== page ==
GERMANY, TOGETHER WITH OTHER COUNTRIES, WILL BUILD A CORRIDOR IN THE BALTIC

GERMANY, TOGETHER WITH OTHER COUNTRIES, WILL BUILD A CORRIDOR IN THE BALTIC

The effects of the war between Russia and Ukraine are changing the way the market for the most valuable resources is managed, especially in Europe. After all, with Russia as the main exporter of products such as gas, its influence over other nations has kept it in a privileged position for decades.

However, this could change soon. Far from being manipulated by Russia and its energy monopoly, several European countries are aiming to create alternatives that help Europe regain stability. One of the nations most focused on this is Germany.

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From the outset, the foundations are barely laid, but the project could bring impressive results; a corridor that crosses the Baltic and Nordic seas to connect Latvia, Estonia, Finland, Lithuania, Poland and Germany with a new source of energy: hydrogen.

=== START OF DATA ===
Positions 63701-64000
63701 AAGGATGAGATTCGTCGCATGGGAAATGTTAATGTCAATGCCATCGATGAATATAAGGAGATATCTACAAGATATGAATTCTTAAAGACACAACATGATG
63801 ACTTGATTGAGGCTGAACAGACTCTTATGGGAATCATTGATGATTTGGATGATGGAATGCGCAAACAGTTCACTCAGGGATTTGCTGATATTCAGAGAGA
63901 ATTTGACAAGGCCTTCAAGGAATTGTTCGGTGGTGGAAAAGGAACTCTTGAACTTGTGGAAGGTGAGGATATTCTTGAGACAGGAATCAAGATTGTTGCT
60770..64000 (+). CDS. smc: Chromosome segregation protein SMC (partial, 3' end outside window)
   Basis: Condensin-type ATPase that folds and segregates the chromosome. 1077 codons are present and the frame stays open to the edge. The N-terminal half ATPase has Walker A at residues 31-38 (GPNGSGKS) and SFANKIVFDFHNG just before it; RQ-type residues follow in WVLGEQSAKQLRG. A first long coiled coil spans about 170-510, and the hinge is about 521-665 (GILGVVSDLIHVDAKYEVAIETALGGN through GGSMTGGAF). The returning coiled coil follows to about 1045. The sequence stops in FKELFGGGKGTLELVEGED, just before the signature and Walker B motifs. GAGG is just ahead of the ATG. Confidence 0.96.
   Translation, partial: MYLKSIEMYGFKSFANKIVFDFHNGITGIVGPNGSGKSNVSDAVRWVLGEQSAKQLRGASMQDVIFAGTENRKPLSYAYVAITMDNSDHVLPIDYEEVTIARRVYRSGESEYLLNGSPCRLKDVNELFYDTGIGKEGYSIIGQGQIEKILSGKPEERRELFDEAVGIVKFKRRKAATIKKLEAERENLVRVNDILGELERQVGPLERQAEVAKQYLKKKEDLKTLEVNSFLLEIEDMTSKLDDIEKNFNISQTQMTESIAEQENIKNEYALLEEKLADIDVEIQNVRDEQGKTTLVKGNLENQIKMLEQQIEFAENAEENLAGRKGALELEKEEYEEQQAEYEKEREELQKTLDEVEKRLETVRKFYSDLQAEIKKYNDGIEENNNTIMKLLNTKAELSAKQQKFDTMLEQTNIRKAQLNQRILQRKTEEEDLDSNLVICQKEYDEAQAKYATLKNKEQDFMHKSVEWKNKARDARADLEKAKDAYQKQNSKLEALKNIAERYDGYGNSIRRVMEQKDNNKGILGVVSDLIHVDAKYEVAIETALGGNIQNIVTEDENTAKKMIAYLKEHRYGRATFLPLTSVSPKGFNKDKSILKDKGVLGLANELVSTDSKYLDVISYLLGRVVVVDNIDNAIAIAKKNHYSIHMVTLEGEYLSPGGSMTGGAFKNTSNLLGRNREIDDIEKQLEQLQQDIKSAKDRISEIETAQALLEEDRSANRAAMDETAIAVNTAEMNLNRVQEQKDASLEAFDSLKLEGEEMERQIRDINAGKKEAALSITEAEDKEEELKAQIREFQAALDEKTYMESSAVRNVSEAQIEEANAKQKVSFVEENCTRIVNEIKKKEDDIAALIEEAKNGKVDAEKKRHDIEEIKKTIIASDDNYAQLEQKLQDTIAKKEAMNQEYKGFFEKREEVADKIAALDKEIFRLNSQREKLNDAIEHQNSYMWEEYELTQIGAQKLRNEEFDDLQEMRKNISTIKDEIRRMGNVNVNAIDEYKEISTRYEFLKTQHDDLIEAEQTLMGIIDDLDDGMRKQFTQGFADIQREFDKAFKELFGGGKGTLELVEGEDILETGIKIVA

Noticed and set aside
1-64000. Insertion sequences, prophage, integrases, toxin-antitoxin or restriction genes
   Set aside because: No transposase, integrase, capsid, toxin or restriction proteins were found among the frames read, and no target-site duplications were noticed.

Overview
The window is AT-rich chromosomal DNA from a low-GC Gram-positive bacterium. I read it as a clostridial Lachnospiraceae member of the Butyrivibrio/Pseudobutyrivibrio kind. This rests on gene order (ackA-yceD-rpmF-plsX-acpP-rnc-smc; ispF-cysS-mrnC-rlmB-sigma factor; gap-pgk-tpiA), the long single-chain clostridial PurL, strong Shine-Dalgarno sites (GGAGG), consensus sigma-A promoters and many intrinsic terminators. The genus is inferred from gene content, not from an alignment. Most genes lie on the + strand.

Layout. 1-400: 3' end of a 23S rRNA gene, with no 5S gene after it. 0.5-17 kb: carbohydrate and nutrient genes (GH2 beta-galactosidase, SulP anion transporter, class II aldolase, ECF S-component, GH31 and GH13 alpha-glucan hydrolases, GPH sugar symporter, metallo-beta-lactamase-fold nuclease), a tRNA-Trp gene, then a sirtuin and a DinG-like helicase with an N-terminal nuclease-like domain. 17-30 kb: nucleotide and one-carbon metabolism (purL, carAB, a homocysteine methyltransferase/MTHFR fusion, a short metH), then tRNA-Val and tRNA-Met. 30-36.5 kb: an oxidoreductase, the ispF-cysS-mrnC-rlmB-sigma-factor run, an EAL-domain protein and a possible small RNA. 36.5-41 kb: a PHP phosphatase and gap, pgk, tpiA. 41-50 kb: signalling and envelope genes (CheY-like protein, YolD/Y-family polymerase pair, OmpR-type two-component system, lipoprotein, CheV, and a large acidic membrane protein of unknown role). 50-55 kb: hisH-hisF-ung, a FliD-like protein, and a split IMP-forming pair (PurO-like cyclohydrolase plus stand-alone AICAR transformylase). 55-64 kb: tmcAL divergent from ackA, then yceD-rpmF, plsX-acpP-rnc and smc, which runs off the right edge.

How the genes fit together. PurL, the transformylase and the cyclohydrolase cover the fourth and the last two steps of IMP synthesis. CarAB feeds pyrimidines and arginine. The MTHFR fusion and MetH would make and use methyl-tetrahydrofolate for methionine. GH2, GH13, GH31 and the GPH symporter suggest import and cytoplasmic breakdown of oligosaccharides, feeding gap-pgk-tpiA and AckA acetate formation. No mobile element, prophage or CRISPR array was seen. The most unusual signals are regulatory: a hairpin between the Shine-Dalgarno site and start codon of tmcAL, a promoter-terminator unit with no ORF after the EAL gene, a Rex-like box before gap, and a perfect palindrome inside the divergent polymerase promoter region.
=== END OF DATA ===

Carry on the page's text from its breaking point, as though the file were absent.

EU REPOWER PLAN 2023

After the start of the war between Ukraine and Russia, Europe had to start taking measures to avoid one crisis after another. As these two nations are suppliers of raw materials and essential products, the proposals did not take long to make themselves heard in the European Parliament.

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With a view to addressing the energy crisis and framed within the RePowerUE 2030 Plan, the ambitious project hopes to be able to generate up to 10 million tons of hydrogen as a stable source of energy, ultimately replacing gas from Russia.

The signatory companies within the project are:

  • OTHERS, from Germany.
  • GAZ-SYSTEM, from Poland.
  • Amber Grid, from Lithuania.
  • Conexus Baltic Grid, from Latvia.
  • Elering, from Estonia.
  • Gasgrid Finland, from Finland.

 

THE ECOLOGICAL BENEFIT

The infrastructure is expected to begin in Finland in 2023, and extend through the Baltic Sea nations and Poland, before ending in Germany. Thanks to this project, the European Union could not only begin to consolidate a safe and stable source of energy youporno. But, in addition, it will be able to progressively get rid of the use of fossil resources and direct European energy on a more ecological path.